Planning a weekend away? Or with gas prices hovering around $4 a gallon — maybe not planning one? Don’t despair. Metro can be your ticket to new countries, customs and cuisines. And the cost? Just $5 for an easy-to-use Metro Day Pass.
Like all truly international cities, Los Angeles is a rich blend of cultures that have produced variegated neighborhoods and world-class cuisines. You may have explored some neighborhoods but do you know them all?
Take Ethiopia. The Metro Local 217 Fairfax Avenue bus, which stops at the Metro Red Line Hollywood and Highland Station, cruises west on Hollywood then south on Fairfax. A few blocks beyond Wilshire Boulevard is Little Ethiopia: a neighborhood of delicious restaurants (Meals by Genet) and lovely, colorful shops selling clothing in colors as bright as the African sun.
Or how about Cambodia? Admittedly, there’s neither jungle nor Angkor Wat in Long Beach but if you close your eyes just a little you can pretend to be in the steamy Southeast Asia country tucked between Thailand and Vietnam. It’s easy if you’re dining at one of the many restaurants (Sophy’s Fine Thai and Cambodian Cuisine) in Cambodia Town. So hop on the Metro Blue Line and hop off in what could be Phnom Penh — except for the great Southern California weather — and dine on grilled fish, rice, noodles and coconut soup prepared with fresh herbs and veggies.
What about Japan? Everyone knows that Little Tokyo is in downtown L.A., just a short walk from Union Station. But does everyone know that it’s possible to reach it easily aboard the Metro Gold Line to the Little Tokyo/Arts District Station? Not only are there dozens of good restaurants (Suehiro Café). There is great shopping for clothes, shoes, gifts, computer accessories and Asian foods of all kinds in one of the many markets. At night there’s karaoke for the brave of heart.
Then there’s Mexico, of course. There may well be hundreds of Mexican and Central American neighborhoods around Los Angeles and they are filled with shops and entertainment venues and supermarkets and restaurants. Along the Metro Gold Line in East L.A. there are many great places (Al & Bea’s Mexican Food for bean and cheese burritos and Cinco Puntos Mexican Foods for hand-made tamales). So find your way to Union Station and board the Metro Gold Line toward Atlantic Station. Nearly every station on the East Side Gold Line offers something delicious to eat.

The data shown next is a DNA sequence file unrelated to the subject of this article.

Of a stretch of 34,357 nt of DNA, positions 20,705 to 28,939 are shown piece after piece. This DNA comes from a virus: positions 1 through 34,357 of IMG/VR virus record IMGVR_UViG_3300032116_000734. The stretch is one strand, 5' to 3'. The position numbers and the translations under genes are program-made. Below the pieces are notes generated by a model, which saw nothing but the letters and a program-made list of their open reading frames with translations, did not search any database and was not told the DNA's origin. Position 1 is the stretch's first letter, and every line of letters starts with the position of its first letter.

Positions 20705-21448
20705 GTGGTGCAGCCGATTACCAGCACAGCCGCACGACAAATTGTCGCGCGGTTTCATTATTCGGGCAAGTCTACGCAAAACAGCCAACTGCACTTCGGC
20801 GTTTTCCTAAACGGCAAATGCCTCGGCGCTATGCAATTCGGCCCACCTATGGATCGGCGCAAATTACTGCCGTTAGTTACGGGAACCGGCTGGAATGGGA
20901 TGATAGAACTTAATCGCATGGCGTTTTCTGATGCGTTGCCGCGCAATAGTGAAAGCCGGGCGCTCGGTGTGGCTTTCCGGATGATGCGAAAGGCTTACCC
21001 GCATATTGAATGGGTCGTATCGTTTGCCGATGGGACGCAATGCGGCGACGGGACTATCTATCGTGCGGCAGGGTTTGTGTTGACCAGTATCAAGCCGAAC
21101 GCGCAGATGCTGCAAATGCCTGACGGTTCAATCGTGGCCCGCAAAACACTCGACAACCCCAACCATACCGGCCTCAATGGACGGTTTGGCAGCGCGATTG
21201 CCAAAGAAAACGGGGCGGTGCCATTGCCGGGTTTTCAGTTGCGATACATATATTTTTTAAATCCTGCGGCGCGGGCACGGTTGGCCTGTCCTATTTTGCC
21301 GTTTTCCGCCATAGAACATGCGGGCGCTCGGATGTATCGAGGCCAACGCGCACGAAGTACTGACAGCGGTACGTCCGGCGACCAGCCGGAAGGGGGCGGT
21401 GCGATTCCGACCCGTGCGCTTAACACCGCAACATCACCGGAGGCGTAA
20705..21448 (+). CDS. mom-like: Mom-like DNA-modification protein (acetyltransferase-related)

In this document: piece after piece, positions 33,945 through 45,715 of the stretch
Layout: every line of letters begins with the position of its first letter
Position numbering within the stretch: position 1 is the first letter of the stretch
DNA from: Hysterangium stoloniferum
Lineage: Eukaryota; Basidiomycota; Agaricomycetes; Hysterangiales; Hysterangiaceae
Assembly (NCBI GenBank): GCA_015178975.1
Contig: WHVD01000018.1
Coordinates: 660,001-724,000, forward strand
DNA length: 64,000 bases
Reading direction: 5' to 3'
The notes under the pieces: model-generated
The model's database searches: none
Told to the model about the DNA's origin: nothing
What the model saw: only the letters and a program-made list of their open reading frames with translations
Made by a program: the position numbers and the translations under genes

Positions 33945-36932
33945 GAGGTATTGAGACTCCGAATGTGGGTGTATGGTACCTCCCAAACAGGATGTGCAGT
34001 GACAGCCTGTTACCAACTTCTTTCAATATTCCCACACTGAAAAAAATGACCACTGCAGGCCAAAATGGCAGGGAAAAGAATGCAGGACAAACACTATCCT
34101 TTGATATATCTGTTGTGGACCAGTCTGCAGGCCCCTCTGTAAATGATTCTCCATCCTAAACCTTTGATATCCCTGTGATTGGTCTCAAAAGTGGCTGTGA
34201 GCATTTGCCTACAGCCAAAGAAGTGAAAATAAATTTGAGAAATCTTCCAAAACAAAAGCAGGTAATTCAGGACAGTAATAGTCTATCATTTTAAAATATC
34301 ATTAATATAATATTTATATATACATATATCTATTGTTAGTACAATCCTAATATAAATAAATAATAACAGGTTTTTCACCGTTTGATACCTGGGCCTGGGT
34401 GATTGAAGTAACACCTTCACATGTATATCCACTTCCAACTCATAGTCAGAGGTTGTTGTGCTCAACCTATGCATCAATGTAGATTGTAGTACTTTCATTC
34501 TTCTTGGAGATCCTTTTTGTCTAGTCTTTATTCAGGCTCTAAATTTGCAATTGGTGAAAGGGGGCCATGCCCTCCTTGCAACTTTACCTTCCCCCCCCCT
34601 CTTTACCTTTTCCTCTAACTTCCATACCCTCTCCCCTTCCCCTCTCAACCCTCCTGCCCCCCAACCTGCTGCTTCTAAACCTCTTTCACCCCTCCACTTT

Or take the Metro Purple Line to Korea Town for barbecue. (Tahoe Galbi is a few blocks west of the Wilshire/Western Station.) Think of Korean barbecue as thin strips of beef, pork, chicken and seafood grilled at the table and served with half a dozen or more vegetable side dishes. Think of it as an excellent way to overeat.
And what about Chinatown, just off the Metro Gold Line Chinatown Station. There are dozens of restaurants and shops selling goods from all over Asia, often at excellent prices. The restaurants are like that too, with Chinese and Vietnamese (Via Café) standing shoulder to shoulder for our dining pleasure.
Are you adventurous? The Metro Green Line to Norwalk connects with Metro Local bus 173 south to Artesia and Little India. Along several blocks there are restaurants and shops with authentic Indian goods and foods (Surati Farsan Mart). Samosa, puri, dosa, thali. It’s worth the ride.
Have you explored Little Persia in Westwood? Don’t wait until the Metro Purple Line is completed in 2039. Hop on Metro Rapid 720 down Wilshire Boulevard to Westwood Boulevard. There are a number of shops and restaurants (Shamshiri) there to enjoy. And near the Metro Red Line Hollywood/Western Station — between Western and Normandie Avenue — there is Thai Town.
All this can be yours for the price of a $5 Metro Day Pass. And you don’t have to wait in line to clear airport security.
Categories: Metro Lifestyle